Friday, 1 July 2016

Praque travel guide no. 2



We carried on across the bridge as the next part of our tour was located on the other side, and our first stop was the John Lennon Wall, which since the communist days has been covered in graffiti conveying politically focused messages. The wall really is amazing and if you’re in the city then make sure it’s on your list. The whole area is magical and the atmosphere here is vastly different to other parts of the city. There are often buskers playing music which makes the whole scene even more special. 



















From the Lennon Wall we had quite a long walk ahead of us, but that didn’t matter because the sights along the way were worth seeing. The next destination was Prague Castle and the many sights surrounding it. As you approach the Castle you do have to walk up quite a steep hill – so be prepared! As you reach the top and turn around, you realise that you’ve had a wonderful view of the city behind you the whole time! The Castle has its own vineyard and the grapes vines grow from the top to the bottom of the hill running down to the city, which also looks lovely. We took in the view and then made our way into the Castle through the gate. Most of the attractions inside the castle walls are not free, but you call buy various passes which include either all or some of them. We took the pass which covered most entrance fees and it cost around 15€ per person. 


















The first area inside the castle walls that we visited was the Golden Lane. We weren’t exactly sure what was awaiting us on the other side of the entrance, however we weren’t disappointed. The Golden Lane is a medieval street with small houses and merchants which has been restored to its former glory. The street runs around 100 meters and you can go inside many of the shops and get an insight into how life was in medieval Prague. The houses themselves are very pretty and somehow cute, painted in various colours. 









From Golden Lane, we made our way to the next stop, St George’s Basilica, a church built in 920 which has very beautiful stained glass windows. We then made our way to St. Vitus Cathedral, which is around 4 times larger than the Basilica, and is spectacular from both inside and outside. Next up we visited Loreta, which is also a location of religious importance and is more quaint and charming than the Basilica and Cathedral. We could have spent a lot more time in this area, and we would have loved to do so, but as time was starting to run out, we had to stick to the schedule as there was still a few more sights we wanted to see.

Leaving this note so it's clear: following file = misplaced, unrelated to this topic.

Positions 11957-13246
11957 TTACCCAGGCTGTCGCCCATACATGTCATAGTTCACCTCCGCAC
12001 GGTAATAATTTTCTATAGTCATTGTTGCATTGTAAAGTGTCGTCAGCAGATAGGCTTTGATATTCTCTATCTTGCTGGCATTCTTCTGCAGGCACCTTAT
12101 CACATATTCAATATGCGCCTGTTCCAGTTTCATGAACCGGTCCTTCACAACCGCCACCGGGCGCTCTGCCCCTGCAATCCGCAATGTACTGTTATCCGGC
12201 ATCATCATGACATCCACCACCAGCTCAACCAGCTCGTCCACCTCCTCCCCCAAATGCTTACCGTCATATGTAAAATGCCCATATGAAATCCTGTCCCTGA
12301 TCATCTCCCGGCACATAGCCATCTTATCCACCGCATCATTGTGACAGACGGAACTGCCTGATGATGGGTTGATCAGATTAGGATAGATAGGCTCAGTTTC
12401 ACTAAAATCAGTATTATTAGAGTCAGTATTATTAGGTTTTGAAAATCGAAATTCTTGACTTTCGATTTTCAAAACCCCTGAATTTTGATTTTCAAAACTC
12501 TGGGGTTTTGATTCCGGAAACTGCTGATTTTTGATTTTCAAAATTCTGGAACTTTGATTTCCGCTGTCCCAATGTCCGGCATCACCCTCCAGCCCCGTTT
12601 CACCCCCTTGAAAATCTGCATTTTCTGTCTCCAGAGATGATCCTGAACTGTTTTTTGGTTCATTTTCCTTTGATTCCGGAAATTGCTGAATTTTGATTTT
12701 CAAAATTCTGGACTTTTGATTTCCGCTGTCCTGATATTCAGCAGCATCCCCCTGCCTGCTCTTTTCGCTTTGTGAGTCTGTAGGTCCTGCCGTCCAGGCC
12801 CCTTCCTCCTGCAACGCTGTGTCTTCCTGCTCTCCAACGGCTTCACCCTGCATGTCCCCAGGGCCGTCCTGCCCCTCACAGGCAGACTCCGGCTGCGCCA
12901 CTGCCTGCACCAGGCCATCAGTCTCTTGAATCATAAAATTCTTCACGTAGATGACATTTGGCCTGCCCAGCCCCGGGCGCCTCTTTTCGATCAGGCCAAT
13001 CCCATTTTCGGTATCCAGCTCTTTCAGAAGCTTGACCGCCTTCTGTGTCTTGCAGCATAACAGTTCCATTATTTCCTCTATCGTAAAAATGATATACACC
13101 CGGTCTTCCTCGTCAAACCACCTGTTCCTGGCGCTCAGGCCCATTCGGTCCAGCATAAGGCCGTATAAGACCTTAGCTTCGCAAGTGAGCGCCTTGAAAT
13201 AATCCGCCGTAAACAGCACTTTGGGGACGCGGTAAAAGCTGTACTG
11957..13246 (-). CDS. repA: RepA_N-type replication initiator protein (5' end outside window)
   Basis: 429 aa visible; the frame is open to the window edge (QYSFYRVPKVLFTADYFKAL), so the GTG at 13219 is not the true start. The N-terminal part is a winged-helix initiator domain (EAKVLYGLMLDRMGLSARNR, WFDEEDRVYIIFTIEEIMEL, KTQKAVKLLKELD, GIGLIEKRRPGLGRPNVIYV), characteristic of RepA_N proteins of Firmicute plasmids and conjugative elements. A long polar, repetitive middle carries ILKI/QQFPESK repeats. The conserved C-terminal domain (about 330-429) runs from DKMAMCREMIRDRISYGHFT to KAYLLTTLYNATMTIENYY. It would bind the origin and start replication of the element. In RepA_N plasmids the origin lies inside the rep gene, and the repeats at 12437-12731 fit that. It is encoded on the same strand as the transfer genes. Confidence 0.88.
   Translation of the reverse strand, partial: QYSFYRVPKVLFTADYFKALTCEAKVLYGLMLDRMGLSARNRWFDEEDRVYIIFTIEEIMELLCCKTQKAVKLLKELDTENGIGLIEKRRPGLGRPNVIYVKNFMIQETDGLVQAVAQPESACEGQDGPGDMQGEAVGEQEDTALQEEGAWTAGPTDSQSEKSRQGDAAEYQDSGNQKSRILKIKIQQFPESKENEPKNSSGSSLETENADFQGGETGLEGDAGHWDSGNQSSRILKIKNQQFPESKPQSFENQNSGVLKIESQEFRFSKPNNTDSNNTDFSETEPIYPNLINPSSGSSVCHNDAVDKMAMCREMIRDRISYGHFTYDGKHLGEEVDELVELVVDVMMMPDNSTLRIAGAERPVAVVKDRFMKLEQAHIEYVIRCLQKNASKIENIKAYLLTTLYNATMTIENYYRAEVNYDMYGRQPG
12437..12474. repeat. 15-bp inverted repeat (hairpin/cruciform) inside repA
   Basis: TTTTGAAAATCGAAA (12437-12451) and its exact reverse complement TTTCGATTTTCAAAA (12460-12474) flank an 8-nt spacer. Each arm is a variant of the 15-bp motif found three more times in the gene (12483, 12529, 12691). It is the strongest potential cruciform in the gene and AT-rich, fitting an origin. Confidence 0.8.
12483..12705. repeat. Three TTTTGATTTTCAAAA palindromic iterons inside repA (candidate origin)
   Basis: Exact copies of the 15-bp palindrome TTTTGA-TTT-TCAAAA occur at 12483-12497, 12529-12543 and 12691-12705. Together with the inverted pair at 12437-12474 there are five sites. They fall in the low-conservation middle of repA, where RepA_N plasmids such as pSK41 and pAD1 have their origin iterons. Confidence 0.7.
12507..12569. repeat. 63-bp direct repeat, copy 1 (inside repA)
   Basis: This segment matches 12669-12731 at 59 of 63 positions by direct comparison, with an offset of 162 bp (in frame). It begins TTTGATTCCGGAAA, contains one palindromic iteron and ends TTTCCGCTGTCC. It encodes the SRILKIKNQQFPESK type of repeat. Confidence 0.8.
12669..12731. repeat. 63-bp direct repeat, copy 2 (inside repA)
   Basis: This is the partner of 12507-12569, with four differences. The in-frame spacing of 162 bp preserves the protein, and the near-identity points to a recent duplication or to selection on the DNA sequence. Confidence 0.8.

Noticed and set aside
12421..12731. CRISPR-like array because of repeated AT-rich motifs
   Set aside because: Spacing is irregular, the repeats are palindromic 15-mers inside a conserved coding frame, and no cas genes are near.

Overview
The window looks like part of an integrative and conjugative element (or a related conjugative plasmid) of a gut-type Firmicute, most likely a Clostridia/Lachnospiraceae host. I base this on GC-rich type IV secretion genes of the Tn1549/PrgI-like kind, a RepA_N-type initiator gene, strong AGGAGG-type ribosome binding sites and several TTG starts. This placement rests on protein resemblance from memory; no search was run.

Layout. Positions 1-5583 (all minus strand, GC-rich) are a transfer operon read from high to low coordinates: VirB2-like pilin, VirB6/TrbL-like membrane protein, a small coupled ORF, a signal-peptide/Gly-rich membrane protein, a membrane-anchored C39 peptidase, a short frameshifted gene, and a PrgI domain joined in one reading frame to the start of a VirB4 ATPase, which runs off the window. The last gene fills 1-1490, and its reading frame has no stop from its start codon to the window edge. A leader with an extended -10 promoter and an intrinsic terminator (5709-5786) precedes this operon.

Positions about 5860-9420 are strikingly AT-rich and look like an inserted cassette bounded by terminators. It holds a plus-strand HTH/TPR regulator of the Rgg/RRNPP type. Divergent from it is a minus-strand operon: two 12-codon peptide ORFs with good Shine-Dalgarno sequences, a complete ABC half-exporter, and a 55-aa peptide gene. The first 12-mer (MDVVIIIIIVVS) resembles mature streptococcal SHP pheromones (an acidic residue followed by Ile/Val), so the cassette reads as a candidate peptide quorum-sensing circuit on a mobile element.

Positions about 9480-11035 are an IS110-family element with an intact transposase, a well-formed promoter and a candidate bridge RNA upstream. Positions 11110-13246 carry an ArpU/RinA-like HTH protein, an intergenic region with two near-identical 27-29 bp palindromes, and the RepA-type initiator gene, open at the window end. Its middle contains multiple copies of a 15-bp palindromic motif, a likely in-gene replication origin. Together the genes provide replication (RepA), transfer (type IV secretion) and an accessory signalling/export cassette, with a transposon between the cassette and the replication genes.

The next part of the journey was downhill, which we were both very happy about! The walk to the next destination, The National Theatre took around 30 minutes and brought us through very beautiful streets and areas of the city not usually seen by tourists. We really enjoyed the walk as there was a lot to see. As we approached the river we crossed the Legii Bridge, which before reaching the other side, crosses over a small island which is used as a green park area where people sit and relax with friends or family. As you walk over the second part of the bridge, you can see The National Theatre in front of you as it’s located directly at the other side. It’s a very old building and the view doesn’t disappoint! 


















We made our way south along the river to see one of the more modern architectural wonders, The Dancing House which is a curving office block designed by Frank Gehry. It’s not that wonderful, but if you have time then pass by. 











We made our way from here to our final destination for the day: Wenceslas Square. As we were quite tired by this point, we decided to take the tram, which was included in our Metro Ticket. Wenceslas Square dates from the 14th century and houses The National Museum, shops and restaurants. Old meets new in this area and it has more of a cosmopolitan feel to it, in contrast to the rest of the city, which was very traditional. 



After 17km of walking we had made it to the end station and by now it was 5pm and we were ready to drive back. We hope we could give you some inspiration and ideas if you’re also heading to Prague for either a day, or a weekend. There is surely a lot more to see and enjoy, and we’d love to go back some day. Saying that, we were very happy with the plan we put together and if you want to get a copy, feel free to contact us. 

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